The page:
“CDC data are essential to gauge how we’re doing in our fight against foodborne illness,” said Robert Tauxe, M.D., M.P.H, deputy director of CDC’s Division of Foodborne, Waterborne and Environmental Diseases. “This year’s data show some recent progress in reducing salmonella rates, and also highlight that our work to reduce the burden of foodborne illness is far from over. To keep salmonella on the decline, we need to work with the food industry and our federal, state and local partners to implement strong actions to control known risks and to detect foodborne germs lurking in unsuspected foods.”

The data for the report card come from the Foodborne Diseases Active Surveillance Network (FoodNet), a group experts, from CDC, ten state health departments, the U.S. Department of Agriculture’s Food Safety and Inspection Service (FSIS), and the U.S. Food and Drug Administration (FDA).

Food Safety Report UpdateFoodNet surveillance covers 48 million people, encompassing about 15 percent of the American population. FoodNet sites are located in Connecticut, Georgia, Maryland, Minnesota, New Mexico, Oregon, and Tennessee, and selected counties in California, Colorado, and New York.

In 2013, FoodNet logged just over 19,000 infections, 4,200 hospitalizations, and 80 deaths from the nine germs it tracks. Young children were the most affected group for seven of the nine germs that FoodNet tracks.

New standards for cut-up poultry parts and plans to modernize poultry inspection are already in the works to increase the safety of chicken.

Regulations designed to help prevent food safety problems have been proposed for many sectors of the food industry, including produce farms, food facilities, food importers, food transporters, and third-party auditors/certification bodies.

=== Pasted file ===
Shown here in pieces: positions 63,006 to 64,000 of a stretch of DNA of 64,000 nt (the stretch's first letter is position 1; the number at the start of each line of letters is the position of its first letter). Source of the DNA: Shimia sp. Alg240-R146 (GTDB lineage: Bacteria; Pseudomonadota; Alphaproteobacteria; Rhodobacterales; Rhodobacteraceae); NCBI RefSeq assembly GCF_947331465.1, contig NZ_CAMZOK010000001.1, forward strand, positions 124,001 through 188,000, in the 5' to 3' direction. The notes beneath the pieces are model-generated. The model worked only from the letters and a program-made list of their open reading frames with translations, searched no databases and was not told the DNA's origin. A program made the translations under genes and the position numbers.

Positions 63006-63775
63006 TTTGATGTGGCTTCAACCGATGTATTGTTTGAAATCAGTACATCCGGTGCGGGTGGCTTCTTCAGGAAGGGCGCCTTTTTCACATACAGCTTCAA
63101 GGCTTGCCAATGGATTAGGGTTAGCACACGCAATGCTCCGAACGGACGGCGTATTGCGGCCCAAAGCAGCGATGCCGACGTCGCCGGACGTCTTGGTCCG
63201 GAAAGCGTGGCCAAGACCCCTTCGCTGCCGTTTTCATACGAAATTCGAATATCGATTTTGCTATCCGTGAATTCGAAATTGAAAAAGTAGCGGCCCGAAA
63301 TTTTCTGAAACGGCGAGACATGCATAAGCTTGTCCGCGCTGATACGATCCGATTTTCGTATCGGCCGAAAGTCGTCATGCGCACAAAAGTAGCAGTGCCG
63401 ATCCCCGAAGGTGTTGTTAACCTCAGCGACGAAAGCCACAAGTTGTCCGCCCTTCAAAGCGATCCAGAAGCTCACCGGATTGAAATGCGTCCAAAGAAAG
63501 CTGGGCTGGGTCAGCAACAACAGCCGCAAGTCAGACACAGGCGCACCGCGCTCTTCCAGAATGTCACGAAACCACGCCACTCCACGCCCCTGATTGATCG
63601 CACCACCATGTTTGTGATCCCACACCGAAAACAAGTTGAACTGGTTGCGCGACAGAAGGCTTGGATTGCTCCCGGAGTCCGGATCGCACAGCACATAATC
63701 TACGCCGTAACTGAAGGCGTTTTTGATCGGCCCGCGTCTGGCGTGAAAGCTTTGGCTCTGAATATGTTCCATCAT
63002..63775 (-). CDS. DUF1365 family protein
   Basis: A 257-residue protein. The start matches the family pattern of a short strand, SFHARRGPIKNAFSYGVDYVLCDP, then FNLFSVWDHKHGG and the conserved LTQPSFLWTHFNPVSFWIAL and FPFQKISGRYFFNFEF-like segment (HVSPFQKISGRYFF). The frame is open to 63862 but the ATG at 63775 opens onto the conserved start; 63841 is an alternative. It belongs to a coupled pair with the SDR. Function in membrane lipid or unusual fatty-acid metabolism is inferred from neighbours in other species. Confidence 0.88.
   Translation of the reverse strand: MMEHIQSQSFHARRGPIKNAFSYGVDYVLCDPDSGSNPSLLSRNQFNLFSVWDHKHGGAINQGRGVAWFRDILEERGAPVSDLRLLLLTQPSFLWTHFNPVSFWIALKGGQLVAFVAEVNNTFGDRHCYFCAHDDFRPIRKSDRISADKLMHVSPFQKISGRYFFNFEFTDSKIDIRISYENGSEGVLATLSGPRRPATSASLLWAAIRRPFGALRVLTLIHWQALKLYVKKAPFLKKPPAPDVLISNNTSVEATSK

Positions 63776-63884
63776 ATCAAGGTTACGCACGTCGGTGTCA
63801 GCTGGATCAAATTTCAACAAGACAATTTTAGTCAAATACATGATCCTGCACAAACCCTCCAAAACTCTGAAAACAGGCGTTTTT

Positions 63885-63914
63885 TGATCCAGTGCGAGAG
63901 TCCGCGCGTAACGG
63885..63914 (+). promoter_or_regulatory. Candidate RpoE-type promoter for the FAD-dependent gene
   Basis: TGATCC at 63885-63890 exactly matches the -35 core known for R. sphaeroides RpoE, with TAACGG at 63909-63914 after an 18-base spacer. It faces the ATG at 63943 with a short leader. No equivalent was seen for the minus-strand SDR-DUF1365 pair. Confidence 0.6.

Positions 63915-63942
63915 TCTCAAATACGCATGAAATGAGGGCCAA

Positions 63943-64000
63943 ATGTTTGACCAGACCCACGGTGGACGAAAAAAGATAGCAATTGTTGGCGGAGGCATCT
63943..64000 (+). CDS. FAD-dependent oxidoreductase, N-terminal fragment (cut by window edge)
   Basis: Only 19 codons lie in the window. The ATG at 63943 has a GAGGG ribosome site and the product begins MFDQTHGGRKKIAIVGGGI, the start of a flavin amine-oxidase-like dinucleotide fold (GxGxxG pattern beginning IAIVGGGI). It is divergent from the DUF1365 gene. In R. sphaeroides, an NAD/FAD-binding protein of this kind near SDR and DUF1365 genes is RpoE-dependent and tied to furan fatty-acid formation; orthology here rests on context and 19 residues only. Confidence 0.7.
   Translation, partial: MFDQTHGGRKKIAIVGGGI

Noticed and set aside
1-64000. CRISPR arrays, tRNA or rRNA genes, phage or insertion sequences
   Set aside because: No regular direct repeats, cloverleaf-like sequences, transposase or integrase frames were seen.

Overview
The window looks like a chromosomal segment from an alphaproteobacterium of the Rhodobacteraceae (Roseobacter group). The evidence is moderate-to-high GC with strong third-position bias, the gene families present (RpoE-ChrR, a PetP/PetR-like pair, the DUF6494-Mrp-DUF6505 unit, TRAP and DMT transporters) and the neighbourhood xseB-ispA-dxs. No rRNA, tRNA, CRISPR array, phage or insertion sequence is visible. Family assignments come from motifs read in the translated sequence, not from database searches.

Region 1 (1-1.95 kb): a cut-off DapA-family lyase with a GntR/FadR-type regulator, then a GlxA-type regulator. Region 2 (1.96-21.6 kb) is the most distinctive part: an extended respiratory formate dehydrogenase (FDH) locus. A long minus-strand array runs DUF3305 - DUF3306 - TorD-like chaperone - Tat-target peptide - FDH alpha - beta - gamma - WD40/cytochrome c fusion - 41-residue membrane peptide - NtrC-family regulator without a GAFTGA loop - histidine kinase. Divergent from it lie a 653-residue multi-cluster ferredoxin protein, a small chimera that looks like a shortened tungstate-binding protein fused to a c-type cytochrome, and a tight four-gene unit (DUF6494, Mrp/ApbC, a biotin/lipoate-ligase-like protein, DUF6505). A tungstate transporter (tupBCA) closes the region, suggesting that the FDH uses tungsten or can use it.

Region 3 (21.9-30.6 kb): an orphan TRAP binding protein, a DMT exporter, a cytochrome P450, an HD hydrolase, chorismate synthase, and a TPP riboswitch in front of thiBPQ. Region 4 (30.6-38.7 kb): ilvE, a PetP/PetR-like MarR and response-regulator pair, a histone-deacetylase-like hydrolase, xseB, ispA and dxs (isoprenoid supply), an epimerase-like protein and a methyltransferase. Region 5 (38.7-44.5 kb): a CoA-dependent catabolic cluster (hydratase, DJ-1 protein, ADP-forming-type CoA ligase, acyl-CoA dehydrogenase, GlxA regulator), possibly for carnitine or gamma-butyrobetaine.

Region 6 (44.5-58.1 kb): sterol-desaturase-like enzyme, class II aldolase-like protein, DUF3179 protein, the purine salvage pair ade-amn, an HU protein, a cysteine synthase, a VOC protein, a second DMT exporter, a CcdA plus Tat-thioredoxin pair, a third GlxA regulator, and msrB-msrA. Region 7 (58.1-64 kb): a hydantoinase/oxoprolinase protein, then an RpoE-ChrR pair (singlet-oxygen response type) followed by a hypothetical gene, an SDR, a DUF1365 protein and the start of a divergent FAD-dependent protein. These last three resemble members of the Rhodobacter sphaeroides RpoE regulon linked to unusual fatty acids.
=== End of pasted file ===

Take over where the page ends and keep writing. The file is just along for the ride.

“Steps are underway to address many of the concerns raised in this report, such as our Salmonella Action Plan and other plans to modernize food inspection,” said Assistant Administrator for FSIS’ Office of Public Health Science David Goldman, M.D., M.P.H. “As these actions are being implemented, we are beginning to see progress, and I am confident we will see further improvement over time.”

“The latest information from FoodNet highlights the importance of continuing preventive measures from the farm to the consumer,” said Stephen Ostroff, M.D., the FDA’s acting chief scientist. “We are making significant progress in implementing the FDA Food Safety Modernization Act, having issued seven proposed rules addressing the safety of produce, imported foods, and human and animal food production and transportation. Full implementation of these rules will help prevent these types of infections.”

Fight_Bacteria_chart In addition to new regulations, everyone can help prevent food poisoning. The food industry can require safer ingredients and can implement preventative controls while restaurants and consumers should follow safe practices in the kitchen. These include cooking meat to proper temperatures, washing produce, preparing meat and fresh produce on different surfaces.

Consumers should know there are risks to consuming unpasteurized milk, soft cheeses made with unpasteurized milk, and raw oysters, especially for certain populations at risk for foodborne illness. For more information on avoiding illnesses from food, and knowing who is at greatest risk, please visit www.foodsafety.gov.

 

About FoodNet 

FoodNet collects information to track rates and determine trends in laboratory-confirmed illnesses caused by nine pathogens transmitted commonly by food: campylobacter, cryptosporidium, cyclospora, listeria, salmonella, Shiga toxin-producing O157 and non-O157 E. coli, shigella, vibrio, and yersinia. Annual data are compared with data from the previous three years (2010-2012) and with data from 2006-2008 to measure progress.

Since 2010, FoodNet has been tracking the increasing use of culture‐independent diagnostic tests instead of culture by clinical laboratories for diagnosis of some bacterial enteric infection. Replacement of culture challenges the ability to identify cases, monitor trends, detect outbreaks, and characterize pathogens.

CDC works 24/7 saving lives and protecting people from health threats to have a more secure nation whether these threats are chronic or acute, manmade or natural, human error or deliberate attack, global or domestic.